Excerpts from interview with Jack Marco, chairman, Marco Consulting Group (December 8, 2014).
“In the beginning, there was stiff opposition to the concept of ETIs, and many pension fund principals were hostile to the idea. We thought of this as common sense, and construction pension funds became interested in this as well. It made a lot of sense to invest pension funds in real estate and private equity, and to do it in a way that maximizes the skills and knowledge of responsible contractors, companies and union workers.” -- Jack Marco
Jack Marco, Marco Consulting Group (MCG), has been one of the smartest and dedicated pension investment “aviators” on the planet, as he found a way to navigate entrenched barriers and stiff political opposition to chart new directions for responsible investment. As we say in the new Responsible Investor Guidebook, it wasn’t just investment innovation that won the day, it was hard work, sheer determination and collective vision. We’re pleased to present this short interview with Jack that was conducted for the new book. While we understand that Jack may be stepping back a bit in terms of his firm, his steady hand will always be with us.
Can you tell us about your firm, and how you got interested in the pension world?
I came from politics, working for Congressman Abner Mikva. For 10 years before that, I was a math teacher. I thought this might be a good place to work with labor. I began my career as an investment consultant in 1977 when I joined A.G. Becker, Inc. As Senior Vice President, I specialized in multi-employer plans. In 1983, SEI Corporation purchased the consulting division of A.G. Becker and named me the National Manager of its Taft-Hartley Funds Evaluation Services. In January of 1988, I left SEI to form The Marco Consulting Group (supplemental source: II, 2013).
You’ve been a long-time leader in the pension community in terms of alternative investments that partner with and respect workers and unions. How do you view those efforts to invest responsibly in housing and real estate and then private capital? What are your views on some of the newer arenas, such as such as infrastructure, renewable energy?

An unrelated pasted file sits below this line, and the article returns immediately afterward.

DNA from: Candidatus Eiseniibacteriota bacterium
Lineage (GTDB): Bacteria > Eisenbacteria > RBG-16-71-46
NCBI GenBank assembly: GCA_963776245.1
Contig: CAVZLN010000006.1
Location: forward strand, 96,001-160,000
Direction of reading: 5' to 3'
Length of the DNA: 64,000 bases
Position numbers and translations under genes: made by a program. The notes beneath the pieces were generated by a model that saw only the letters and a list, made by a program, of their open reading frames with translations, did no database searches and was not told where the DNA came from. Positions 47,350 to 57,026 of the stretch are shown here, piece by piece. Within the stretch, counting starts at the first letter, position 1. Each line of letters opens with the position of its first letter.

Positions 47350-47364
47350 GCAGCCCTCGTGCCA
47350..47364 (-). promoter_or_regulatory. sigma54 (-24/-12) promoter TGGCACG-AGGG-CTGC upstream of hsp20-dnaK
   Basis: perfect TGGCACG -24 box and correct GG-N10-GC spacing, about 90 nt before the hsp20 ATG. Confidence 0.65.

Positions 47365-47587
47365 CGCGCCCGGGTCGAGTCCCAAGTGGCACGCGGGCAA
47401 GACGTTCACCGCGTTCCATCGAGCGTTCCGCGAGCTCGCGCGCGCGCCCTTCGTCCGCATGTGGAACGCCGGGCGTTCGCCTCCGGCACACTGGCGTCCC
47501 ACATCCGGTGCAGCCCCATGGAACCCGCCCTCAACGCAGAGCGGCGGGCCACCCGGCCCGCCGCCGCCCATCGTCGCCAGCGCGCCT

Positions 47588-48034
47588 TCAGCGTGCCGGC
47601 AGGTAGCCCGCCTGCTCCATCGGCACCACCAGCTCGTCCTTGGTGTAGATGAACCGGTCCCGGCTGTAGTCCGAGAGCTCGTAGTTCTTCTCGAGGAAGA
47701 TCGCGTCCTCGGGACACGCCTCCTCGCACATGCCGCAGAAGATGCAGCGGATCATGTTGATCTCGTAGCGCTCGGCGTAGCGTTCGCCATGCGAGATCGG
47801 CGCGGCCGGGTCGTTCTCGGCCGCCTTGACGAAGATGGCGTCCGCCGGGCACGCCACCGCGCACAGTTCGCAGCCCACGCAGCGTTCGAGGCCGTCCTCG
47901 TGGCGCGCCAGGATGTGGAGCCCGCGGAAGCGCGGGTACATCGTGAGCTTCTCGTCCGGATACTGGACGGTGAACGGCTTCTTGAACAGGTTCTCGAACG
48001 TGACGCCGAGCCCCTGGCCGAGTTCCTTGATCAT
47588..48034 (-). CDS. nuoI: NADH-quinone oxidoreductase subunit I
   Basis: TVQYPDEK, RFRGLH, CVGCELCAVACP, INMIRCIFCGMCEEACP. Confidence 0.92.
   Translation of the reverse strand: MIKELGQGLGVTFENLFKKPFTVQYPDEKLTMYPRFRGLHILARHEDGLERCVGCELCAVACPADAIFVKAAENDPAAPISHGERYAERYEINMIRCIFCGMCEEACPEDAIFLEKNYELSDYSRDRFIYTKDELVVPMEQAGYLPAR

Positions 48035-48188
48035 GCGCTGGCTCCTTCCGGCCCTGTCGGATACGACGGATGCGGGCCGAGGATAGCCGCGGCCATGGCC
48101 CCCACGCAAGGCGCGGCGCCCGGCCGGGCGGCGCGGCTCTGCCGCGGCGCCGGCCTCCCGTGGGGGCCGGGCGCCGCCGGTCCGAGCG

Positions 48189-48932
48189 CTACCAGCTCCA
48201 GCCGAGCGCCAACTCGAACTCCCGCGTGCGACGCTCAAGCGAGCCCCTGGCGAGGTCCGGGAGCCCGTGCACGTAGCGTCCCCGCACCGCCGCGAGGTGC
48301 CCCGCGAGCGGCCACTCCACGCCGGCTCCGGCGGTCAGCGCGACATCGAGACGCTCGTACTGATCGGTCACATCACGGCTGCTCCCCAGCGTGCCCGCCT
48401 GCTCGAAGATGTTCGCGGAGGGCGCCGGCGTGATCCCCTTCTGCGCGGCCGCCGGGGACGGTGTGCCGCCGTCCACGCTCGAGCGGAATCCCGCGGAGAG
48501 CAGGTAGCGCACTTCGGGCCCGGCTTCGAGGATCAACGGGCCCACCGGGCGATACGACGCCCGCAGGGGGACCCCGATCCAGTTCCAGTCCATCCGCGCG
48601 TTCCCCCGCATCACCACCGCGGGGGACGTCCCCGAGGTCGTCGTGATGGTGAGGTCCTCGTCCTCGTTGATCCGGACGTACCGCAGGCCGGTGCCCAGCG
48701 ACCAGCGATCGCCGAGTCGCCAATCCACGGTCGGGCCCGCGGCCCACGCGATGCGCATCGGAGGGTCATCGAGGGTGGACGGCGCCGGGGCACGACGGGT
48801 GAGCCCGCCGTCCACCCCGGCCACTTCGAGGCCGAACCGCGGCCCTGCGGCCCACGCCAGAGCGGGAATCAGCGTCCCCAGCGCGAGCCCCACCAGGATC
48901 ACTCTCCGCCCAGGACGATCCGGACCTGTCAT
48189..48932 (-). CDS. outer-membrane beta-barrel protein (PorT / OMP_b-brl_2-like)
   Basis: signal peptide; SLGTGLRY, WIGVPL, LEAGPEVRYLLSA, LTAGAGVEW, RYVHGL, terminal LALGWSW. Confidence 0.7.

In the 1970s, we held our first discussions with public pension funds about economically-targeted investing (ETIs). In the beginning, there was stiff opposition to the concept of ETIs, and many pension fund principals were hostile to the idea. We thought of this as common sense, and construction pension funds became interested in this as well. It made a lot of sense to invest pension funds in real estate and private equity, and to do it in a way that maximizes the skills and knowledge of responsible contractors, companies and union workers.
So, we started this discussion in Illinois, and I was put on a public pension board, the Illinois State Board of Investment. Initially, we said, let’s interview 5 RE managers. But they were not finding interesting managers in this regard. So, I asked, Why not go to some new managers?
Along the way, various federal administrations have either supported or hindered the ETI cause. In our next battle around worker-friendly investments, the Reagan Administration threatened to prosecute. The Clinton Administration was more positive. They supported the idea of achieving maximum returns for beneficiaries, while at the same time ensuring that beneficiaries wouldn’t suffer from those investments.
We had more support for investing in quality construction projects, projects completed on time, and projects that also guaranteed good returns. Our pension clients were the majority owners of the branded housing funds. Eventually, responsible multi-employer and public retirement funds, along with other like-minded investors, began investing in ETIs, although adoption was slow to catch on.
We need the AFL-CIO to apply more pressure around all of this. I remember a survey of pension consultants several years ago, asking – how much do you participate in worker-friendly funds? It was a very low number.
In our new book, we will be exploring the idea that the capital stewards should work together to defend and expand retirement security, but also work towards growing the scale of responsible investments in the real economy. What is your view on that? How do we do that?
Prior to 2006, it was easy to go to pension funds to have this dialogue, but then the Pension Protection Act (PPA) was passed, and it became more difficult. If the fund is in the red zone, the mantra became, “Go out and get the best return, and don’t give a damn about anything else.”